Dollar Tree Stores
Real Estate Investing

Discount Stores could be a savior for distressed shopping centers hammered by the COVID-19 pandemic

One of the hallmarks of the coronavirus pandemic has been the desolation of shopping malls and shopping centers across the country, where tenants have had to abandon their spaces as businesses scale back.

The hardships facing commercial real estate are visible across the retail and office landscape, with ongoing uncertainty expected to persist through much of the year.

But one industry has seized an opportunity during the pandemic to reach consumers who have become increasingly cost-conscious.

Discount stores have been expanding aggressively in the United States, placing particular emphasis on shopping centers.

As Millionacres reported this week, big chains including HomeGoods, Dollar General and Five Below all have signaled plans to expand in 2021:

While discount stores typically don’t take up residence in indoor malls, they do have the potential to serve as anchor tenants for shopping centers in the near term due to their size. HomeGoods in particular is often an anchor store, and (parent company) TJX plans to double the number of stores in the next few years. And at a time when so many larger tenants, including department stores, are shutting down, that’s a good thing.

Dollar General, a staple in rural markets, added 1,000 stores across the U.S. this year and aims to open another 1,051 in 2021. Five Below will open 180 stores this year and Dollar Tree intends to open another 600 stores.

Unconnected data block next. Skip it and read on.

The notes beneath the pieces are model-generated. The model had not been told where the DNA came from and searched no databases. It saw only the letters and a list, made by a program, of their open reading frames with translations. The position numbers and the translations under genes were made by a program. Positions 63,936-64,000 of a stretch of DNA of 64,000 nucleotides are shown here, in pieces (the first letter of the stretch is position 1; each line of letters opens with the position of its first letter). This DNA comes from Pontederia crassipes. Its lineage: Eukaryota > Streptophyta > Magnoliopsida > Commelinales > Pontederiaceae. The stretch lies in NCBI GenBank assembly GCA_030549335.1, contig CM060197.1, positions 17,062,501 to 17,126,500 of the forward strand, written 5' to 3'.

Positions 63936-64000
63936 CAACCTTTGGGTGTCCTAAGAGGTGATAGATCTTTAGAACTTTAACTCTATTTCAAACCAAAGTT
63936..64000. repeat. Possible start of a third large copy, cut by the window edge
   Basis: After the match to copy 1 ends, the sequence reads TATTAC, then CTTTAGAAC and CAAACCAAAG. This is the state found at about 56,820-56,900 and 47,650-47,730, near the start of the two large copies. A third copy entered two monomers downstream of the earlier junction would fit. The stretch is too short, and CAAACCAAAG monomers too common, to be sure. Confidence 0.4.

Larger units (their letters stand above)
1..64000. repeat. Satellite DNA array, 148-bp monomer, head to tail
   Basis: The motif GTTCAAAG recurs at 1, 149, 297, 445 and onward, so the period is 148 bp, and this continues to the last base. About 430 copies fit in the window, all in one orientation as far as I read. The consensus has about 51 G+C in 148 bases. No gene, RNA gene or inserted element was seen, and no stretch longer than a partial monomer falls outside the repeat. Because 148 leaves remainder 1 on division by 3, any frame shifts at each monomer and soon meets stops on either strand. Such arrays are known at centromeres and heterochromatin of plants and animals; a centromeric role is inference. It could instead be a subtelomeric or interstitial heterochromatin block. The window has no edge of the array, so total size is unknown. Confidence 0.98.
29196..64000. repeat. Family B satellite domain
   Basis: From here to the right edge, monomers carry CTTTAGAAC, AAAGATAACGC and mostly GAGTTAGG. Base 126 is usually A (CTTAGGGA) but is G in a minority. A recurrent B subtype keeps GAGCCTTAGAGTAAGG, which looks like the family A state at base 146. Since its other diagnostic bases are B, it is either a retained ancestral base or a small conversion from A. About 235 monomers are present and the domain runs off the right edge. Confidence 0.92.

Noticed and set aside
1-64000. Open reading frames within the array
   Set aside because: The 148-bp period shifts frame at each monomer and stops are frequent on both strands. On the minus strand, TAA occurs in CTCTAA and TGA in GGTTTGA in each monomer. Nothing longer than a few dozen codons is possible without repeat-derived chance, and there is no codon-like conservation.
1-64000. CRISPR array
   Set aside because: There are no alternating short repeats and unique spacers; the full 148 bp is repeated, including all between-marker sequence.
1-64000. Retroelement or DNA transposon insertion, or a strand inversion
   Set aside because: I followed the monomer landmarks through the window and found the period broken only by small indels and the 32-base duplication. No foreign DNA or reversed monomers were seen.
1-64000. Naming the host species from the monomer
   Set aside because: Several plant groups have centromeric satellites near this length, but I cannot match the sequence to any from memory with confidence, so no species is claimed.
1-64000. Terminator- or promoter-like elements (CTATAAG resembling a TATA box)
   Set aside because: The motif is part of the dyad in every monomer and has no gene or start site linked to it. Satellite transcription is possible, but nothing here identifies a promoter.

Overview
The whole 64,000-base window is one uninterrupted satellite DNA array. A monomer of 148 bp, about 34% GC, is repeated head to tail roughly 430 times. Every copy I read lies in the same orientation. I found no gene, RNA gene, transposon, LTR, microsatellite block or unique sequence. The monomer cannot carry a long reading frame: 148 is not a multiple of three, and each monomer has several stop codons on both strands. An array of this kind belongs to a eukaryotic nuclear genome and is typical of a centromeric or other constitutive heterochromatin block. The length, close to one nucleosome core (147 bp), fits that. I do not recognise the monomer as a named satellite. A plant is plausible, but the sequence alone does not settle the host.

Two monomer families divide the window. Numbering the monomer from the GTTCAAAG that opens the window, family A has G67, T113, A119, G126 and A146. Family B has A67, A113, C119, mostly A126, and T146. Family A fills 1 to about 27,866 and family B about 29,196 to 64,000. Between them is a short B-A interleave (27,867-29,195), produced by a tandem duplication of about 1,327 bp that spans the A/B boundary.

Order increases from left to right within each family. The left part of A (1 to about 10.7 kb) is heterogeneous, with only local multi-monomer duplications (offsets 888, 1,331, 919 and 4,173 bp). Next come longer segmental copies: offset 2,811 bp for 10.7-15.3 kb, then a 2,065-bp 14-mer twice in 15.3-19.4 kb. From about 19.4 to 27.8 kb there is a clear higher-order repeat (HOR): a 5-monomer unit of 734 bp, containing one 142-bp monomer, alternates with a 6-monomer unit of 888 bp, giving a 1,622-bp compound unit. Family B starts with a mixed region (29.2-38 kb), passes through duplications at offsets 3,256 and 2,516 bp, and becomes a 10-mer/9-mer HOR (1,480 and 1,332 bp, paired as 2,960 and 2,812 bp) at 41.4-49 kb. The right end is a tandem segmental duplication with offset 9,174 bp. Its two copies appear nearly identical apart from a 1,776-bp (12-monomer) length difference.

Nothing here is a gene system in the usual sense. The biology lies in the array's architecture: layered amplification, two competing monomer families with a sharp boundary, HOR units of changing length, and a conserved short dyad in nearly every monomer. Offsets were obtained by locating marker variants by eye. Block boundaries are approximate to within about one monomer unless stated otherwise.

Discount stores admittedly are not the flashiest additions to shopping centers, but they do offer a resilient business model that meets a direct consumer need for savings — which, in turn, can stimulate business among other tenants. They are generally not viewed as competitors with other shops.

This trend is unlikely to do much to lift up the sagging landscape for malls, which are under intense financial pressure that predates the pandemic. To solve that commercial real estate dilemma, mall owners will need to turn to non-traditional tenants in those settings, whether they’re medical offices, warehouses or even residential projects.

But commercial real estate investors may want to take a closer look at shopping center REITs over the coming year as a piece to add to their portfolios. They figure to be an important piece of the overall retail recovery.

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